Superdry's 30% sales fall sends shares lower

(Reuters) - Superdry SDRY.L on Monday reported a 30.3% fall in sales for the seven weeks to Sept. 12, sending prices in the British fashion retailer sharply lower after peers performed better.

FILE PHOTO: A window display is seen at a Superdry store in London, Britain, March 1, 2019. REUTERS/Toby Melville

The company's shares, listed on London's small-cap index .FTSC, fell by as much as 14.4% to 130 pence after it also reported a loss for the year ended April 25, following store closures linked to pandemic lockdowns.

Superdry, which sells sweatshirts, hoodies and jackets featuring Japanese text, said demand was gradually returning.

Many customers are shopping online, where sales for the 20 weeks to Sept. 12 jumped 55.3%, but failed to make up for double-digit falls in wholesale and retail sales.

Superdry’s underlying pretax loss for fiscal 2020 was 41.8 million pounds ($54.1 million).

The company, whose shares have lost about 73% in value this year, has embarked on a turnaround under co-founder and Chief Executive Julian Dunkerton, who took back control here last year. It has focused on shoring-up cash, improving its range and its marketing strategy.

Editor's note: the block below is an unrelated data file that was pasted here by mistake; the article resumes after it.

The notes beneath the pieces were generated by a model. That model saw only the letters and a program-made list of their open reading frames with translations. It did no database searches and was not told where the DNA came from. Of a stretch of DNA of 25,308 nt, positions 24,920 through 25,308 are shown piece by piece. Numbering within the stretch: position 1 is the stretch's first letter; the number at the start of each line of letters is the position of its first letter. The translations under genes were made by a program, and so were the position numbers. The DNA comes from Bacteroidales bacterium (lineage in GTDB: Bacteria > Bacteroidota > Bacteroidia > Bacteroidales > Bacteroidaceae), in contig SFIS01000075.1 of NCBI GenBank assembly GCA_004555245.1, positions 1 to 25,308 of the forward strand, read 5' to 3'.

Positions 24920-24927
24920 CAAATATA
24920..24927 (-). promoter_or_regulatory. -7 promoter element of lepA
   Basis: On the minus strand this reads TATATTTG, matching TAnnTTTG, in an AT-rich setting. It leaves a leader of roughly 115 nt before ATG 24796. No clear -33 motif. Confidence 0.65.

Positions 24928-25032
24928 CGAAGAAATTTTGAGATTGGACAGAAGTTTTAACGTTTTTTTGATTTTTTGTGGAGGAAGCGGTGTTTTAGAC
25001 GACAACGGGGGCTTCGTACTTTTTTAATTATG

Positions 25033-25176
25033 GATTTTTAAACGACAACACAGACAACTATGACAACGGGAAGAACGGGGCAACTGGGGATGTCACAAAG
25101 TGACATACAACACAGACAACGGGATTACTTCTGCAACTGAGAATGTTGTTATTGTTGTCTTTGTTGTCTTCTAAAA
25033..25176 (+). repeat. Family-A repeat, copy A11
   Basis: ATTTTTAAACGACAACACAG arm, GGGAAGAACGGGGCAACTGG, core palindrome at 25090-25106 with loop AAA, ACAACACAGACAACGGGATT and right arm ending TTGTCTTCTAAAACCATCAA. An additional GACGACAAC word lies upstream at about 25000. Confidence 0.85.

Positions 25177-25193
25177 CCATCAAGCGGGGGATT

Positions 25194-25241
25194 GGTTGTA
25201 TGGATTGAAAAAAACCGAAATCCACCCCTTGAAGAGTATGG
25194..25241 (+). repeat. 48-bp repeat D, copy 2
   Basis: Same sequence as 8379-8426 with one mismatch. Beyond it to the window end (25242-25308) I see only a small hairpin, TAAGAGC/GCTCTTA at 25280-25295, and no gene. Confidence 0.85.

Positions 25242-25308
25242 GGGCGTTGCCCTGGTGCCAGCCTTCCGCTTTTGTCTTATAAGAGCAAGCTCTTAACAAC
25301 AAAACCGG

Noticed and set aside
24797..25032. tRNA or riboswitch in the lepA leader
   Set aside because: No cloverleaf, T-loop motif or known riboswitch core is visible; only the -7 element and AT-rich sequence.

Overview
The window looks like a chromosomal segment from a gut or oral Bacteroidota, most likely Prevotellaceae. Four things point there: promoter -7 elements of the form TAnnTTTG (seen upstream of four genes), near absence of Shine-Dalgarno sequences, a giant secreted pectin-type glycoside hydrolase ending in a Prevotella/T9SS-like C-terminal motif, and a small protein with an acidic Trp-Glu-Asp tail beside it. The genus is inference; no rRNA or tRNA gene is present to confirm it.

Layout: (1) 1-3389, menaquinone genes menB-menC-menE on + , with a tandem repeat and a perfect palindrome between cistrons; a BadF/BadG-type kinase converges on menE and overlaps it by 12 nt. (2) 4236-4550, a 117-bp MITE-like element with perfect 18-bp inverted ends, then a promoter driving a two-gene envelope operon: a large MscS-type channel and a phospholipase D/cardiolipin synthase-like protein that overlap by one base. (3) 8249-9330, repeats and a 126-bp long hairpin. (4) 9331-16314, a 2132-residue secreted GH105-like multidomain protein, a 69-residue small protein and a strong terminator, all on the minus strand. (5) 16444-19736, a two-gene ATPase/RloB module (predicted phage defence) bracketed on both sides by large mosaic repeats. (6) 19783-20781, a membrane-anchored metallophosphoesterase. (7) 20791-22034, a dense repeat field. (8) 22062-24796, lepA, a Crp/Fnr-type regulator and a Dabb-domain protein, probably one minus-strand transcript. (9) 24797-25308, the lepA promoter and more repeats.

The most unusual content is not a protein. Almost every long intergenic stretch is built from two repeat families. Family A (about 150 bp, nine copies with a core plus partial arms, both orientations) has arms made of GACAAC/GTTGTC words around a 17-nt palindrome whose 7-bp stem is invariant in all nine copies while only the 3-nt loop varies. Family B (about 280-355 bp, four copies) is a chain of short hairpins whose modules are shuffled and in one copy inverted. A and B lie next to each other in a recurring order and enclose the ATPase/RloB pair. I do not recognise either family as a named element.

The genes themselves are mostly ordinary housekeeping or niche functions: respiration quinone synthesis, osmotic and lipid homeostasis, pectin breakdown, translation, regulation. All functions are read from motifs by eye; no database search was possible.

The second quarter sales drop reported on Monday is for the seven weeks to Sept. 12. It is lower than the full first quarter, when sales fell 24.1%.

Last week, bigger rival Next NXT.L raised its profit forecast for the second time in two months, following a positive trend set by H&M HMb.ST and Zara-owner Inditex ITX.MC.

“We are fully aware that we want to become one of the new breed of retailers in the online space,” Dunkerton told Reuters.

He said the company was doing all it could to adapt but voiced concern about rising cases of the novel coronavirus.

“The government really needs to ... do something about the (infection) rate situation if the they want the British high street to recover,” Dunkerton said.

Dunkerton, who has opposed here Britain's departure from the European union, said Superdry had established European warehousing that would cushion it against any changing tariffs following the end of Britain's transition period at the end of this year.

($1 = 0.7728 pounds)

Reporting by Pushkala Aripaka in Bengaluru and James Davey in London; Editing by Devika Syamnath and Barbara Lewis